This architecture strongly recommends that an attribute set definition that conforms to a particular class but defines attribute types that are not defined for that class should carefully define the interactions between the new attribute types and existing types defined for that class.
The architecture provides the attribute-set-class approach to allow flexibility and future expansion within the existing architecture. It is believed that attribute set Class 1 meets all known needs for an attribute class at this time. There may be other approaches developed which partition the set of attributes into fundamentally different types. This might result in the definition of a new attribute class inconsistent with Class 1. However, no need for such a separate class has been identified and it is not known whether additional classes will be necessary.
An Attribute set may define the set of values for a particular attribute type as follows:
The purpose of enumerating all of the possible attribute types within this "universal" attribute class is to provide a template for developers of attribute sets, and to set up a framework for interoperability among independently defined attribute sets which are intended to serve various communities. In particular, it should be possible for groups of content experts to develop new Access Point attributes, ASN.1 datatypes, comparison operators, and perhaps Format/Structure attributes which fit comfortably within this framework. Based on the template defined here, server developers may recognize attribute types omitted in a query operand, as well as illegal repetitions or combinations of attributes of given types that would indicate a malformed query operand.
When an attribute set is intended to conform to Class 1, its definition should:
Any Class 1 attribute set follows the rules prescribed for Class 1 that apply to attribute types defined for that set. However, a Class 1 attribute set need not define nor populate every attribute type defined for Class 1. A Class 1 attribute set may define as few as one attribute type, or as many as all of the attribute types defined for Class 1.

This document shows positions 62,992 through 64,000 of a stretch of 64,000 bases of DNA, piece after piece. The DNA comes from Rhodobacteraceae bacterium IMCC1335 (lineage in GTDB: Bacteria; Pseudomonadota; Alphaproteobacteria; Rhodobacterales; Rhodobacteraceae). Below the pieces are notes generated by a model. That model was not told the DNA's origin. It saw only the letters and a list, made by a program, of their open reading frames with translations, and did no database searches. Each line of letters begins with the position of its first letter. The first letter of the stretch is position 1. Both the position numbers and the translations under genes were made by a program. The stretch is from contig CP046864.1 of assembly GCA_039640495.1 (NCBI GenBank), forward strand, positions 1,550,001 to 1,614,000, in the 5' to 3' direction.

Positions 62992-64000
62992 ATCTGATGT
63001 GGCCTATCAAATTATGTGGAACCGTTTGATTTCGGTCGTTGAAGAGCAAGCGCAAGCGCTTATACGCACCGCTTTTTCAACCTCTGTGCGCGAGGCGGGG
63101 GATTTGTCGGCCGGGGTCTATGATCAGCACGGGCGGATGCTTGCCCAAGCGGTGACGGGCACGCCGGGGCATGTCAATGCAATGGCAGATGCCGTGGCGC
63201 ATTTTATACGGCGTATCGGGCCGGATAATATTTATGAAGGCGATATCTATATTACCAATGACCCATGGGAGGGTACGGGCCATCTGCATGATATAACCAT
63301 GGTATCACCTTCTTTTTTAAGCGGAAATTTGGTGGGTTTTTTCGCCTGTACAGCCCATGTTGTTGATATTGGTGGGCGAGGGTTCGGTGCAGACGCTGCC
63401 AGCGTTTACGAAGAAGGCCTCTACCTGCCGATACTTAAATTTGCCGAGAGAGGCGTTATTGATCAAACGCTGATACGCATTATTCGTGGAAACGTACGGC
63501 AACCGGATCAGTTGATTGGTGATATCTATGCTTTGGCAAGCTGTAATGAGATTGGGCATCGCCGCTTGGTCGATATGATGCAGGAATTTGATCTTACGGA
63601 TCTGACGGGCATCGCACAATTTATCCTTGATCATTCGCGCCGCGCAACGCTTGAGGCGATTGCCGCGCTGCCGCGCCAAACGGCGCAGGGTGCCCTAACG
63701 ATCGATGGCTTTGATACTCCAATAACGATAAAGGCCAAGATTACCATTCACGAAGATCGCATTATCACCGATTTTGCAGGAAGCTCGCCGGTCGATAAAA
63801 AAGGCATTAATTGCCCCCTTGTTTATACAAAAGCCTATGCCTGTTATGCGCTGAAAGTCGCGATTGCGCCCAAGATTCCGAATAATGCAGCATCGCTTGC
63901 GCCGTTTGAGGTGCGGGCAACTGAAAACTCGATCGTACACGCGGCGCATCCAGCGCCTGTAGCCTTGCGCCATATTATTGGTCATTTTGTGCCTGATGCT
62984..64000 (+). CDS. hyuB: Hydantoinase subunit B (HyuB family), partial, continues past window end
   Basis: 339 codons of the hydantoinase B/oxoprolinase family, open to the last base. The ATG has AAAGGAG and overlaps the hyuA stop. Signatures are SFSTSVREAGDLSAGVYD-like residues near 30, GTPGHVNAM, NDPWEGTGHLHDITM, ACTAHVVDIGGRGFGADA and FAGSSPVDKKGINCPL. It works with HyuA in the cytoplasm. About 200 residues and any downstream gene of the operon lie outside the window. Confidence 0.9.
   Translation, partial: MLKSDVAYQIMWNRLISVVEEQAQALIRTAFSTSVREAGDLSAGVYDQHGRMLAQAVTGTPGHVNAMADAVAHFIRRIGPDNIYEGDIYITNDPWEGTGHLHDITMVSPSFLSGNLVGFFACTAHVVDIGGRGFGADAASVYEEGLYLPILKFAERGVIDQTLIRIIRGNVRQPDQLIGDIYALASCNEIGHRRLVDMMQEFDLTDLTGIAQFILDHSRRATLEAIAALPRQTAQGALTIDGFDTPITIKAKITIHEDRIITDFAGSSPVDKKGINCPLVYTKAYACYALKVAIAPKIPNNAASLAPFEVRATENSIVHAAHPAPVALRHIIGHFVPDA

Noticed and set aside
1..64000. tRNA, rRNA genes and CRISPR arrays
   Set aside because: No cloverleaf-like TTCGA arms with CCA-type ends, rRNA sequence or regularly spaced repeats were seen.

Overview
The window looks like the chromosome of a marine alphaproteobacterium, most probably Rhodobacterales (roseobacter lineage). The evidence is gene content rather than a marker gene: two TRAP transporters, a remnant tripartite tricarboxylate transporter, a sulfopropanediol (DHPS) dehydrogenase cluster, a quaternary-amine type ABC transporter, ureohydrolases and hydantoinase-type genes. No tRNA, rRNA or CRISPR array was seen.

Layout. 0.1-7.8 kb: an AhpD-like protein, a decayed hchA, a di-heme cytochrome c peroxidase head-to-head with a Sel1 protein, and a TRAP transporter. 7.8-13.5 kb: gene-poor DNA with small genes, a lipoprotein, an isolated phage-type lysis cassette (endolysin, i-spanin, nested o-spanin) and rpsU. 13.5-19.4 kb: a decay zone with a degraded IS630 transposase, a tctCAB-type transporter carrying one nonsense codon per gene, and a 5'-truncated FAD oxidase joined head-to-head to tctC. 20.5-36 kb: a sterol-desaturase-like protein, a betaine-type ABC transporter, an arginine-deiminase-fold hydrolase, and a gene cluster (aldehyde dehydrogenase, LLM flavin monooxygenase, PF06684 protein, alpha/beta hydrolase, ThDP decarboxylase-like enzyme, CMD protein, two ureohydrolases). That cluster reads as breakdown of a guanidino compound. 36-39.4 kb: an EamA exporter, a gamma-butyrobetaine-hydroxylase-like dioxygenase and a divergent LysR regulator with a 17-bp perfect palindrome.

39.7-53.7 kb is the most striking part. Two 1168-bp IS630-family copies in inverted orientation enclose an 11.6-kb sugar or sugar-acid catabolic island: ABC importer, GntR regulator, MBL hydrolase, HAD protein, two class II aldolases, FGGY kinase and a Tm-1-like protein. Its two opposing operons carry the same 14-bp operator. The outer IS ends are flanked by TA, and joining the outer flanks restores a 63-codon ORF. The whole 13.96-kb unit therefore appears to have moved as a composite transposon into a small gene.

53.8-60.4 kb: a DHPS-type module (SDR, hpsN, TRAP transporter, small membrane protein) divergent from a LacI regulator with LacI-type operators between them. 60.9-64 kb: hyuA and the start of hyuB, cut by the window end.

Thus no specific attribute type is mandatory in the sense that it must be included in an attribute set definition. (This use of the term mandatory is different from the use of mandatory to mean that a particular attribute type may not be omitted in an operand, as used in the Occurrence column of the table in 3.3. For example, the Comparison attribute type is mandatory in an operand.)
However, a Class 1 attribute set must use the numeric values in the "Type Number" column in the table in section 3.3, to represent the types; if any of these types is omitted in the attribute set definition, the definition should skip the value for that type rather than renumber.
An attribute set might be developed for an application or profile and may refer to values of a particular attribute type that are defined by a different attribute set. If all of the values of that type that are required by the application are already defined by that other attribute set, then that attribute type need not be defined for the new set.
There may often be a close relationship between the development of a profile for a particular application, and the development of an attribute set definition to support the application. The profile might refer to several attribute sets in describing how to construct query operands (or entire queries). Thus the attribute set definition is not, itself, responsible for specifying all of the details of searching for the application when those details involve attributes from different attribute sets; however, the attribute set may offer as much commentary as it deems necessary and appropriate, for example, it may explain why a particular attribute has been omitted from its definition (for example, because another attribute set has defined it). It might explain how certain attributes that are defined in the set are to be combined with attributes from other sets. >